Drawing upon the fields of anthropology, history and sociology that initiated research into these areas, this book attempts to provide understandings of how scholars have studied and continue to understand the experiences of African-Native Americans or individuals of blended — culturally and/or racially — African and Native American ancestry in North, Central and South America. It aims to illuminate problems, perspectives and prospects for interdisciplinary research.

The first part is structured to cover the problems — past and present — encountered in investigating the scope of the topic and presents an overview of the most important academic findings. The second part provides both anthropological and interdisciplinary perspectives on the lived experiences of African-Native Americans with both Native Americans and non-Native Americans. And, finally, it sketches out future directions in scholarship.

This book will be of interest to anthropologists, historians, sociologists and ethnic studies and Native American and Indigenous studies scholars, from undergraduates interested in the topic to graduate students and researchers seeking to interrogate past research or fill explanatory gaps in the literature with new research.

Communication Studies Assistant Professor Vivian Huang is the author of an April 28 opinion piece in Frieze about performance artist Tehching Hsieh’s “One Year Performance 1980 – 1981 (Time Clock Piece) (1980 – 1981).” The performance involved Hsieh punching a time clock every hour for an entire year in his New York studio.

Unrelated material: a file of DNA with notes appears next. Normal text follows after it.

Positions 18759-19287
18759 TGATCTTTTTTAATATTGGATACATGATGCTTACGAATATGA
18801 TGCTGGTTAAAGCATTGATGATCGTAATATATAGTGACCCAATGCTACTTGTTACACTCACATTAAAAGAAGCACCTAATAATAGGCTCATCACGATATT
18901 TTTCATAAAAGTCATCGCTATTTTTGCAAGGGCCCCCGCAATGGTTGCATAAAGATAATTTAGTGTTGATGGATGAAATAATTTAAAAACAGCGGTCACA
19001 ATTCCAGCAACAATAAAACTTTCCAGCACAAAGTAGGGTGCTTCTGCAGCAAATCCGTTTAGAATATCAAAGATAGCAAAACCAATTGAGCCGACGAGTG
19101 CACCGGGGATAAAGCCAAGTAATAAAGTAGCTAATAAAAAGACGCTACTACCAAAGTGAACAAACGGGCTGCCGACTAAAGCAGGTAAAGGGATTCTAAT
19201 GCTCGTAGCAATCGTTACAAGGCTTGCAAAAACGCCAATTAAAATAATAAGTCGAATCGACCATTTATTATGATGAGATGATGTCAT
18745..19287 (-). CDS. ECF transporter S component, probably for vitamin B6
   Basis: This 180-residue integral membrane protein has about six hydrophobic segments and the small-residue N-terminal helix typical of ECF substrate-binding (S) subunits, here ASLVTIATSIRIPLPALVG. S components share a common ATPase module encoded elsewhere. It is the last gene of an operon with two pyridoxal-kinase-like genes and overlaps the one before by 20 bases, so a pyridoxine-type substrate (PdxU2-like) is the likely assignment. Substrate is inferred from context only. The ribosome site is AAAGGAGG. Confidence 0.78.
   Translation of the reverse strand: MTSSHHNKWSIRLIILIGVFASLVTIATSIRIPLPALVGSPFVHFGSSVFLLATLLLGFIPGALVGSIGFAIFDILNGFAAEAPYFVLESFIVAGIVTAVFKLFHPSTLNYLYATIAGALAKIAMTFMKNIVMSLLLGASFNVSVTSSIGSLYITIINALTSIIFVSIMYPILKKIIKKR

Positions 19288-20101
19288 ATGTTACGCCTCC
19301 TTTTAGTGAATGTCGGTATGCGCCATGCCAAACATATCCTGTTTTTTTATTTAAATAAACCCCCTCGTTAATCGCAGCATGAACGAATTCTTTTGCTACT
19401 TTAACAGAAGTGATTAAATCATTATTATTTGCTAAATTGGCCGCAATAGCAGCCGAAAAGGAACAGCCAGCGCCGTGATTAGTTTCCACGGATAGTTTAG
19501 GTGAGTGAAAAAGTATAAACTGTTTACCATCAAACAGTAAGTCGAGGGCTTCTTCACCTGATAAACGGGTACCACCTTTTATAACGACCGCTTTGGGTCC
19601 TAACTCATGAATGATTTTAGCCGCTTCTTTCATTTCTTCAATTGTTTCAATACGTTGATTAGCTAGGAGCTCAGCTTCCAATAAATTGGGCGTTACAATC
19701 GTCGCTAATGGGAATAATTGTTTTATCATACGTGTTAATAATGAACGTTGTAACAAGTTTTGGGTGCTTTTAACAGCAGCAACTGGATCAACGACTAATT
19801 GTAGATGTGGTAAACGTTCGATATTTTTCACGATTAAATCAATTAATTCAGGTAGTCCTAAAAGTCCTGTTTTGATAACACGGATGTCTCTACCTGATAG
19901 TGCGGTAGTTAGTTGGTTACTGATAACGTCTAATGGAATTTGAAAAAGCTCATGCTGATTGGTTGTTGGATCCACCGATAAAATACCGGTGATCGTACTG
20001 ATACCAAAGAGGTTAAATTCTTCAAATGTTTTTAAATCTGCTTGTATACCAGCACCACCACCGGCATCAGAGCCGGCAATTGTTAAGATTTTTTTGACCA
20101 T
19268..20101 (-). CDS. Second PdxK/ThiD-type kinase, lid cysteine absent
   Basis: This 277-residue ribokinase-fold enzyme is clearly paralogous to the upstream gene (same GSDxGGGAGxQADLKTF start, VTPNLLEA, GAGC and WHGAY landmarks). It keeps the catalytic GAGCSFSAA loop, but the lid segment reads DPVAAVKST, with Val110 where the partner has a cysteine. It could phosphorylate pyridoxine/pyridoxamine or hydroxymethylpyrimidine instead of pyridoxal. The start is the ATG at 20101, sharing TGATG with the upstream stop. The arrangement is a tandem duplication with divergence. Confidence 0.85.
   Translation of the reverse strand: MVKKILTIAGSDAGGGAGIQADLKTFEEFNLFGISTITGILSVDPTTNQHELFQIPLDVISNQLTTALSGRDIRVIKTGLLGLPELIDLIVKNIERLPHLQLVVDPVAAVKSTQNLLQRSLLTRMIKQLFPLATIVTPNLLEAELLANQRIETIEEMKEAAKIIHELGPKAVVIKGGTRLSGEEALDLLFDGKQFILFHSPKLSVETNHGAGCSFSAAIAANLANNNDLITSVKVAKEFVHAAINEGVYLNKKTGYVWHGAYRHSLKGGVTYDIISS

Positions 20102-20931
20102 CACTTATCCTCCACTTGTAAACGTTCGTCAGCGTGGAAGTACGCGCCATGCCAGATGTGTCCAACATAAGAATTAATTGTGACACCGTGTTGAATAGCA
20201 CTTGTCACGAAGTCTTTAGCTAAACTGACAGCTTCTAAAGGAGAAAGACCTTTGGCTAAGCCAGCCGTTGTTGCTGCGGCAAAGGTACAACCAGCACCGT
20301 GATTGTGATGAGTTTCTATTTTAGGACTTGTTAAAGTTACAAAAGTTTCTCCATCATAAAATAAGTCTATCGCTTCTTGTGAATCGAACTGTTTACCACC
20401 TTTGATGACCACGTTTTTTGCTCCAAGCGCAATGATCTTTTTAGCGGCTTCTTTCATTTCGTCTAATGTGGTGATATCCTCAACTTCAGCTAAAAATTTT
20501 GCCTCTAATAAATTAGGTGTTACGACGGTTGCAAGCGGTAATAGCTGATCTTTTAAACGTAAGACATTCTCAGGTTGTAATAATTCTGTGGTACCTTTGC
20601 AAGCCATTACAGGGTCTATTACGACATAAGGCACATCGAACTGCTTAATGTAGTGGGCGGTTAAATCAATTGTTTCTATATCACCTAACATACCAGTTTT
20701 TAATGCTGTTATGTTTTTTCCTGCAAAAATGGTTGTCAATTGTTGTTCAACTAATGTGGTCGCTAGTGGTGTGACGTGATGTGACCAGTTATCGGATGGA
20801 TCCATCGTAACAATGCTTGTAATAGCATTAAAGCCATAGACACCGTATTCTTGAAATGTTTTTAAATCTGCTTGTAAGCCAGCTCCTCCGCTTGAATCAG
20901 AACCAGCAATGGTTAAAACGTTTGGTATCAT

“Hsieh’s work shows how the access and surveillance of documentation can forestall curiosity for the greater process — whether in art or in life,” Huang wrote.

Lecturer of Criminal Justice Studies Jim Dudley recently moderated a live panel of three experts on “Developing effective strategies to prevent and respond to school shootings” for Police1. The panel discussion outlines the knowledge and skills law enforcement and educators need to develop effective strategies for preventing and responding to school shootings.

Latina/Latino Studies Lecturer Emeritus Felix Kury is interviewed at length in a KQED feature story published May 3 about his participation in a 1990s boycott of companies that bought coffee beans from El Salvador. The Central American country was experiencing widespread economic inequality and a long, brutal civil war.

“Salvadorans needed agrarian reform, immediate education and health care,” Kury said. “... All of us began to say, ‘What do we do? We have to go beyond working with Salvadorans to develop a movement.’”

As television and film production has ground to a halt due to a strike by writers, Cinema Professor Julian Hoxter provides context in a May 2 story in The Atlantic.

Hoxter, a screenwriter and author of several books on writing for Hollywood, notes that an inconsistency among productions, lower budgets and risk-averse studios in the streaming era have left writers feeling underpaid and expendable. Over the decades the Writers Guild of America has consistently gone on strike when “new developments in distribution and exhibition technologies” have emerged, he adds.

Marc Stein, the Jamie and Phyllis Pasker Professor of History, writes a satirical opinion piece for History News Network about Florida Gov. Ron DeSantis. Published on May 7, “Let Us Now Praise R. DeSantis” touches on the politician’s banning of discussions of gender, sexuality and racism in schools.

“And when you, R. DeSantis, are written up in future history textbooks, Florida’s children will be able to commemorate your fight against M. Mouse and D. Duck,” Stein wrote.